The rims I2, see Figs. 5 and '7, are thinned and faced at l6 to form parallelly located surfaces at right angles to the axis of the'roller, then extended concentrically and axially to form flanges ll.

As shown in Fig. 2, the outer face or surface of the roller is formed of a plurality of die blocks 20. Each of these blocks 2E1, see particularly Figs. 3, 4 and 5, has the desired impression formed or cast therein.

As shown in Fig. 6, the ends of the block are beveled or formed at an angle as shown at 22. Lugs or bosses 23 extend downwardly from the sides thereof.

As clearly shown in Figs. 1 and 4, the blocks are curved about one dimension to fit about the rims I2 of the supporting wheels. Grooves 24, see i This construction uses a minimum of metal. That is, the thickness of the entire block is materially cut down without sacrificing a proper interlocking side joint construction and seal.

As shown in Fig. '7, the groove 24, where it passes through the lugs 23, receives the flange ll so as to encircle the same on three sides thereof, and also the lip 26 abuts the flat surface l6 previously referred to. The path through this interlock is indicated by the arrow B.

The die blocks 2!] have kerfs or slots 30 at either end thereof, these kerfs being located between the plane of the slots 24 and the outer face of the block. These kerfs 39 extend inwardly toward the cut away die recess but the block is made sufficiently long to prevent these kerfs from entering these recesses 2!. These kerfs 30, as shown, are of rectangular configuration in cross section and extend inwardly at right angles to the end faces 22, see Fig. 6, of the die blocks. However, if desired, these slots may be made to extend more or less around the concentric circle passing through their mouth or outer opening whereby the sealing strip tends to spring the outer edges of the blocks tightly together. The sealing strips are numbered 3!, see Figs. 1, 2, and '7, and tightly fit into the sealing grooves. Their length is such as to extend across the ends of the blocks. They may abut the adjacent blocks inasmuch as the blocks are staggered. See Fig. 2. In Fig. 7, numeral 32 indicates the abutting end of the sealing strip.

After the sealing strip 3| is in place, the dough or grease must travel the circuituous path indicated by the arrow C before it can enter the interior of the roller. As a matter of fact, due to the tight fit possible around the sealing strip, it does not pass the same.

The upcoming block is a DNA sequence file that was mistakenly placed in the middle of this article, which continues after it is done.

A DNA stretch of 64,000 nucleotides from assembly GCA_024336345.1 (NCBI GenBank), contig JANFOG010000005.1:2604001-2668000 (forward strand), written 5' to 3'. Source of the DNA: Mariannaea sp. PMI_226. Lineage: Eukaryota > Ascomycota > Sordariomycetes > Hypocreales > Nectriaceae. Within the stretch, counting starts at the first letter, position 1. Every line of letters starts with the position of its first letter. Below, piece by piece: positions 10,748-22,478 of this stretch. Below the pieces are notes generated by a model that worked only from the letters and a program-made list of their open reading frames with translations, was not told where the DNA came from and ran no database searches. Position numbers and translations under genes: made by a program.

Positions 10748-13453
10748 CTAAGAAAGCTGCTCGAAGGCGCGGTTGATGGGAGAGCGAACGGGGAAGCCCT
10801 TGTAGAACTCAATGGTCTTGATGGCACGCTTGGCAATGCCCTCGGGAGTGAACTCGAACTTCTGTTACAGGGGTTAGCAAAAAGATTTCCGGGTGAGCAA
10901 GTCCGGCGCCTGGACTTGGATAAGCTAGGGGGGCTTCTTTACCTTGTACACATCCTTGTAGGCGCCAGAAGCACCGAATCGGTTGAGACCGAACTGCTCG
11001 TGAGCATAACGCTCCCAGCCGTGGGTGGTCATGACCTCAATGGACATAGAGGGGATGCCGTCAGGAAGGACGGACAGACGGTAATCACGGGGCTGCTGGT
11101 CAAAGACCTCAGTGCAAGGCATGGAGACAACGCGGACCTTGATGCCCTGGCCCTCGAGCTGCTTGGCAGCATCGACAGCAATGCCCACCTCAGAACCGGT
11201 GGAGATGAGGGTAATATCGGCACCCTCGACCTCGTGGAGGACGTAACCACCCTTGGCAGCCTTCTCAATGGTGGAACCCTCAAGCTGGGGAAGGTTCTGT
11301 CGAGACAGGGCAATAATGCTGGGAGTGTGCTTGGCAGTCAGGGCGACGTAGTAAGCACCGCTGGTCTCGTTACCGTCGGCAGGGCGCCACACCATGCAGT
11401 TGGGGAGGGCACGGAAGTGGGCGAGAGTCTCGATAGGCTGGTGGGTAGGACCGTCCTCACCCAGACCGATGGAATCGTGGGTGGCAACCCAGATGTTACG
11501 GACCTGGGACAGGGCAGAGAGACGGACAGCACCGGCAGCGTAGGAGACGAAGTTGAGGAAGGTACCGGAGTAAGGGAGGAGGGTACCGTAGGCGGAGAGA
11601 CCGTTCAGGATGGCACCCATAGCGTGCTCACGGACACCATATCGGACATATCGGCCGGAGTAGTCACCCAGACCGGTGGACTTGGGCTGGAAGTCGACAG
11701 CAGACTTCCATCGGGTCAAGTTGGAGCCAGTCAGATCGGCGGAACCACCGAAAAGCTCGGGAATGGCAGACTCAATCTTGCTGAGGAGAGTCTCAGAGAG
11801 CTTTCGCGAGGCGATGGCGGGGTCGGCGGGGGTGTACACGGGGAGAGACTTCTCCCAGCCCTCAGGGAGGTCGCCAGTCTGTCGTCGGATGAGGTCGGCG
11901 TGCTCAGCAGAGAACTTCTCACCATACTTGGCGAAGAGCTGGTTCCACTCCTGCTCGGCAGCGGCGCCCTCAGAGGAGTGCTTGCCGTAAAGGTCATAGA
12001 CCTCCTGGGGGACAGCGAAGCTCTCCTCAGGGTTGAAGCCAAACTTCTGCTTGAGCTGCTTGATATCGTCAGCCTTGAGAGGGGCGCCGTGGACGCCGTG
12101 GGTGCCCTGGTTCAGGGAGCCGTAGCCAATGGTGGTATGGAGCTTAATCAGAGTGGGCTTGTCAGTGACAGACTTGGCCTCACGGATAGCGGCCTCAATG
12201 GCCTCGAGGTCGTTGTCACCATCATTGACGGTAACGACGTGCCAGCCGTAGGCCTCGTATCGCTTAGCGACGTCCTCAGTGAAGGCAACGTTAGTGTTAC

Another form of construction is that having the strip integrally cast or formed as one with one of the blocks and the adjacent block being grooved to receive the same.

The terms and expressions which I have em ployed are used as terms of description and not of limitation, and I have no intention, in the use of such terms and expressions, of excluding any mechanical equivalents of the features shown and described, or portions thereof, but recognize that various structural modifications are possible within the scope of the invention claimed.

What I claim is- 1. An article of manufacture comprising a unit cooky block of rectangular shape curved to fit around a cylinder, the concave side having two bosses at its curved sides extending inwardly therefrom, grooves extending through the flat side faces of the side bosses, these grooves extending circumf-erentially to the said cylinder and being radially positioned so as to be closely adjacent the inner face'of the cocky block, said block also having an end groove positioned between the plane of the top of the block and a concentric plane through the side grooves, this end groove being substantially parallel to the upper face of the block and extending completely across the end of the block for the purpose described.

2.121 combination, a plurality of blocks located in circumferential rings, a first means holding the blocks of each ring in their respective positions, and a second means located between the abutting ends of the several blocks, said second means including means formed of strip metal which seals the groove and completely across the width of the block, said adjacent blocks having opposed grooves to receive the second means, the faces of the blocks both above and below the groove being very closely positioned to each other.

3.111 a roller construction of the class de scribed, a plurality of spaced supporting wheels, each wheel being axially flanged at its periphery, impression segments of general rectangular shape, said segments being curved cylindrically to match the outer portions of the wheels, said segments having circumferential grooves along their curved sides, the flanges of the opposed adjacent Wheels entering these grooves, whereby circumferential rows of segments are formed, the abutting ends of the segments being radially faced, one of each of these corresponding faces having a groove extending inwardly therefrom, and means associated with each of the said grooves and the adjacent block whereby dough or grease is prevented from passage therethrough.